Bundles, fibre -.

(, ), (, )

For any vector space , (, ) denotes the Grassmannian of -planes in , see


Grassmannians; analogously, for any projective space , (, ) denotes the
Grassmannian of projective -planes in .

(, ), (, )
(, ), (, )

denotes a linear system on a Riemann surface of degree and projective


dimension ; see Linear systems.

For any topological space and any ring , (, ) denotes the -th homology
module of with coefficients in (see Singular homology and cohomology);
(, ) denotes its rank; (, ) is also denoted by (, ) (Betti number)
For any topological space and any ring , (, ) denotes the -th cohomology module of with coefficients in (see Singular homology and cohomology); (, ) denotes its rank.

viii | Notation
(, E)

()

(, E)
,
F , F

( , )

nef

For any sheaf of Abelian groups E on a topological space , (, E) denotes


the -th cohomology group of E, see Sheaves; (, E) denotes its rank; if
is a holomorphic vector bundle on a complex manifold or an algebraic vector bundle on an algebraic variety , we sometimes write (, ) instead of
(, O()).
For any topological space , () denotes the EulerPoincar characteristic of
, i.e., the sum =1,..., (1) (, ), when it is defined.

For any sheaf of Abelian groups E on a topological space , (, E) denotes


the EulerPoincar characteristic of E, i.e., =1,..., (1) (, E), when it is defined.

For any complex manifold or smooth algebraic variety , denotes the


canonical bundle and the canonical sheaf, i.e., O( ); see Canonical bundle, canonical sheaf.
See Serre correspondence.

We denote by ( , ) the space of the matrices with entries in .

The abbreviation nef stands for numerically effective; see Bundles, fibre -.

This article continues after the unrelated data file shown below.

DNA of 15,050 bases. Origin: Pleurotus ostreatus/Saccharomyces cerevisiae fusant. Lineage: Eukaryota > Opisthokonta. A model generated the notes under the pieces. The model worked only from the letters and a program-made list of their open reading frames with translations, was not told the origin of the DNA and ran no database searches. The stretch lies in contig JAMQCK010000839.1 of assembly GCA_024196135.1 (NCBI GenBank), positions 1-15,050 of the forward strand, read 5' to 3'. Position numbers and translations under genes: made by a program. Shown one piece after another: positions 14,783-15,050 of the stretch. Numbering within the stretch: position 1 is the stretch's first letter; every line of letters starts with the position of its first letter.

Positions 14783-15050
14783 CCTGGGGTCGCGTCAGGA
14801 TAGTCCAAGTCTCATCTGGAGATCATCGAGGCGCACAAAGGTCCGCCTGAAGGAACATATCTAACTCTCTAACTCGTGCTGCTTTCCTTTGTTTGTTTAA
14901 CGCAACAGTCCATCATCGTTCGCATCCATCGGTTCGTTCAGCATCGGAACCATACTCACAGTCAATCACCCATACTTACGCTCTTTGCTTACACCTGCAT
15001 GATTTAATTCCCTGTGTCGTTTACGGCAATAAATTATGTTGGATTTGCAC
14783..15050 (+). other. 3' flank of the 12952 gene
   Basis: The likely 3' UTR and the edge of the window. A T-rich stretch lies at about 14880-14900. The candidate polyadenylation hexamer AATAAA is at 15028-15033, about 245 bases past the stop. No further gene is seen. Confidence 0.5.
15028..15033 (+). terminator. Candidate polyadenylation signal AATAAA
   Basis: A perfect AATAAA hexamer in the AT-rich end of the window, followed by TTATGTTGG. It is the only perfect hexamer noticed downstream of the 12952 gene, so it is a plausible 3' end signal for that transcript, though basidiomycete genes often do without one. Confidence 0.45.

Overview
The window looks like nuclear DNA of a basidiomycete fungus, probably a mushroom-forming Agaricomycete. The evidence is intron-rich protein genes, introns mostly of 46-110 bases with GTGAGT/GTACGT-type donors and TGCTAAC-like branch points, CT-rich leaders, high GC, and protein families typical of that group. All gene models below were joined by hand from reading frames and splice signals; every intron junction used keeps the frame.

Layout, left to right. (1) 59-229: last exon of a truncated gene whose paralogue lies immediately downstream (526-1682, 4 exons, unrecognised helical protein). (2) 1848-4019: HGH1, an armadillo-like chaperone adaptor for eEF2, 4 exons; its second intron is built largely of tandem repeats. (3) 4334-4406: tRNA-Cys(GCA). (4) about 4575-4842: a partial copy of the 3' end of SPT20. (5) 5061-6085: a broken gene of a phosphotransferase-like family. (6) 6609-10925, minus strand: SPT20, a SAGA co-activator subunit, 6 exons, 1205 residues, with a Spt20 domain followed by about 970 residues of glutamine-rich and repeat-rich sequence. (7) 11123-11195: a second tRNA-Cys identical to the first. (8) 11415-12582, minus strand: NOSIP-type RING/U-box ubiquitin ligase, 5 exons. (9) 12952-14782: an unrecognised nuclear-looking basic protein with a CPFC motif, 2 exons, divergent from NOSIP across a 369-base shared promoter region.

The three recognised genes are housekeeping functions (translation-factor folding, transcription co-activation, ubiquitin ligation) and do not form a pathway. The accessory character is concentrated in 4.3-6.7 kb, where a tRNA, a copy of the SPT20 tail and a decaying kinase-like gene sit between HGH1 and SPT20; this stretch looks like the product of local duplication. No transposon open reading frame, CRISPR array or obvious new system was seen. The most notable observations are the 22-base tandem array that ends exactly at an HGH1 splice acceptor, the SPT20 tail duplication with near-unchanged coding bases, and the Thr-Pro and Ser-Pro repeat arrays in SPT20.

()

For any algebraic variety , () denotes the -th NeronSeveri group of ;


see Equivalence, algebraic, rational, linear -, Chow, NeronSeveri and Picard
groups.

O , O ()

If is a complex manifold, O (or simply O) denotes the sheaf of holomorphic functions; if is an algebraic variety, it denotes the sheaf of the regular
functions; more generally, it denotes the structure sheaf of a ringed space; see
Space, ringed -; for the definition of O (), see Hyperplane bundles, twisting sheaves.

O(), ()

(), (), ()

()

Let be an algebraic vector bundle on an algebraic variety or a holomorphic


vector bundle on a complex manifold; then O() denotes the sheaf of the
(regular, resp. holomorphic) sections of ; see Bundles, fibre -. We denote
O() by ().

For any complex manifold , denotes the sheaf of the holomorphic -forms;
for any algebraic variety, denotes the sheaf of the regular -forms; see
Zariski tangent space, differential forms, tangent bundle, normal bundle.
We denote by the projective space of dimension over .

The symbols (), () and () denote respectively the arithmetic genus,


the geometric genus and the -th plurigenus of (for variety or manifold);
see Genus, arithmetic, geometric, real, virtual -, Plurigenera.